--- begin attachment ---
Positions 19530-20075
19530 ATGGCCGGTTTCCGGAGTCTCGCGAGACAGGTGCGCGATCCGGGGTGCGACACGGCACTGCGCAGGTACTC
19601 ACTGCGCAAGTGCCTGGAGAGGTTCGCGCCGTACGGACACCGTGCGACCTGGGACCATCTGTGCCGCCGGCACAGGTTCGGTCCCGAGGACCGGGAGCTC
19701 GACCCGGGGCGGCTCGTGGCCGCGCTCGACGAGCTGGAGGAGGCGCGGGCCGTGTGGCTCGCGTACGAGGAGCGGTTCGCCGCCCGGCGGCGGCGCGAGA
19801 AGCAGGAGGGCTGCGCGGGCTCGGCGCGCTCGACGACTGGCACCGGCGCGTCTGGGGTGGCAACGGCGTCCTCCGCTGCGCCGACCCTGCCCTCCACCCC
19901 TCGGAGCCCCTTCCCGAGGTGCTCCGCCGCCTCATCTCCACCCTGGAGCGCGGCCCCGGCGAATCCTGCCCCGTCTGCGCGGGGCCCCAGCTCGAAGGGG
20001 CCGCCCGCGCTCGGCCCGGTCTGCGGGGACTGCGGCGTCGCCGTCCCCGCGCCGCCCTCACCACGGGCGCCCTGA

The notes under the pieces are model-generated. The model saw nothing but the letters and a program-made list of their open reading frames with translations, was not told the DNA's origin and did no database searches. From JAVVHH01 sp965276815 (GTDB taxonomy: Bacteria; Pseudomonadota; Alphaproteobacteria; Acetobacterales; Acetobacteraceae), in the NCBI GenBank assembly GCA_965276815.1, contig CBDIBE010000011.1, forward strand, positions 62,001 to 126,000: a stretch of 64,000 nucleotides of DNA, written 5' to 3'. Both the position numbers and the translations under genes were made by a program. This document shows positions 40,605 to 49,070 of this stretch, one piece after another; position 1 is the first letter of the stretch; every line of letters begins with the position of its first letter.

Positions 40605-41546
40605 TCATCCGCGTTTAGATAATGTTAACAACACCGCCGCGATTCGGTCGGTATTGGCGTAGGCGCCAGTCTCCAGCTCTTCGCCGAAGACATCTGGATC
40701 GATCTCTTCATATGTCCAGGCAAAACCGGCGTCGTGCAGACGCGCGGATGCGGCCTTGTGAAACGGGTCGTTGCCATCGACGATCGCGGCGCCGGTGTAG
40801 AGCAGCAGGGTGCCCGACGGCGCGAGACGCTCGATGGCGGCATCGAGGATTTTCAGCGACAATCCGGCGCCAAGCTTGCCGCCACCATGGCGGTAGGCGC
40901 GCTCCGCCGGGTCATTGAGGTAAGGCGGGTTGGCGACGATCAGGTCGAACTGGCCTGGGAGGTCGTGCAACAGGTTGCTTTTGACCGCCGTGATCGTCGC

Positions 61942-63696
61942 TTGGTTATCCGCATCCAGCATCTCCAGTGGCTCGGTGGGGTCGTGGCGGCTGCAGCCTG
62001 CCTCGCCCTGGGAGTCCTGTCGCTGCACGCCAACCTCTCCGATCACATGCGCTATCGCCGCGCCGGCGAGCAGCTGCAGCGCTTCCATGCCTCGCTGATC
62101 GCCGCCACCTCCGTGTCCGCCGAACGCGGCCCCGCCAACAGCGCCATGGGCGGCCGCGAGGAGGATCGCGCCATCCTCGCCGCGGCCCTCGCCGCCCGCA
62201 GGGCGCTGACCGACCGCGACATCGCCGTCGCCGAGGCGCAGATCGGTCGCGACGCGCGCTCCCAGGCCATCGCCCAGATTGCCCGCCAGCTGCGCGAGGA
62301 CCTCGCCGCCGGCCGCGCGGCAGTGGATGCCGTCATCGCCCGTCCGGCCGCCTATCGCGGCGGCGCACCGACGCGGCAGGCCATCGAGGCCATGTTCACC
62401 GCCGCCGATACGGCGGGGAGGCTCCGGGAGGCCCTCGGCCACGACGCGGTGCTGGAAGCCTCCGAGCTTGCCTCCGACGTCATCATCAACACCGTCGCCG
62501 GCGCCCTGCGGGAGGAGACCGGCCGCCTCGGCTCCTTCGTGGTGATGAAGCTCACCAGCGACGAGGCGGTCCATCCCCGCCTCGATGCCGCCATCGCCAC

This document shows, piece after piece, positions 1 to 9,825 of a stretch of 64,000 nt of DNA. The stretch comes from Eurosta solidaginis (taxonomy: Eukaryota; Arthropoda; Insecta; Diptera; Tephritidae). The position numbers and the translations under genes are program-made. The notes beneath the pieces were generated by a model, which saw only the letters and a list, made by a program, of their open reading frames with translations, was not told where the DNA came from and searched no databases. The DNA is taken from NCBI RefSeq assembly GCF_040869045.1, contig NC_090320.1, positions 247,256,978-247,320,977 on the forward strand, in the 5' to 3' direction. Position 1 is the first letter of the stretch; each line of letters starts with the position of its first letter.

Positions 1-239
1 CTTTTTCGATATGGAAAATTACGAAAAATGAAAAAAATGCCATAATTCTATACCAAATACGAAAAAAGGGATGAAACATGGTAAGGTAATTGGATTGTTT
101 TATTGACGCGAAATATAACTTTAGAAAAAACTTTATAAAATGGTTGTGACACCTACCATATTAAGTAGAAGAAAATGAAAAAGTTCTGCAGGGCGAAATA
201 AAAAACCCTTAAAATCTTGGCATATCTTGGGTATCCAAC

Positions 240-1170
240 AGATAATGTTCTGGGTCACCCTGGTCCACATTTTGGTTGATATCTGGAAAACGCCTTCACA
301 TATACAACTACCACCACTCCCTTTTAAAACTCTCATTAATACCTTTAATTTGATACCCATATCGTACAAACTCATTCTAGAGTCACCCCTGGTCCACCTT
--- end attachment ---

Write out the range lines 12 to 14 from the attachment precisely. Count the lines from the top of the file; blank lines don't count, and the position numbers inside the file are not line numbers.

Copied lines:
40801 AGCAGCAGGGTGCCCGACGGCGCGAGACGCTCGATGGCGGCATCGAGGATTTTCAGCGACAATCCGGCGCCAAGCTTGCCGCCACCATGGCGGTAGGCGC
40901 GCTCCGCCGGGTCATTGAGGTAAGGCGGGTTGGCGACGATCAGGTCGAACTGGCCTGGGAGGTCGTGCAACAGGTTGCTTTTGACCGCCGTGATCGTCGC

Positions 61942-63696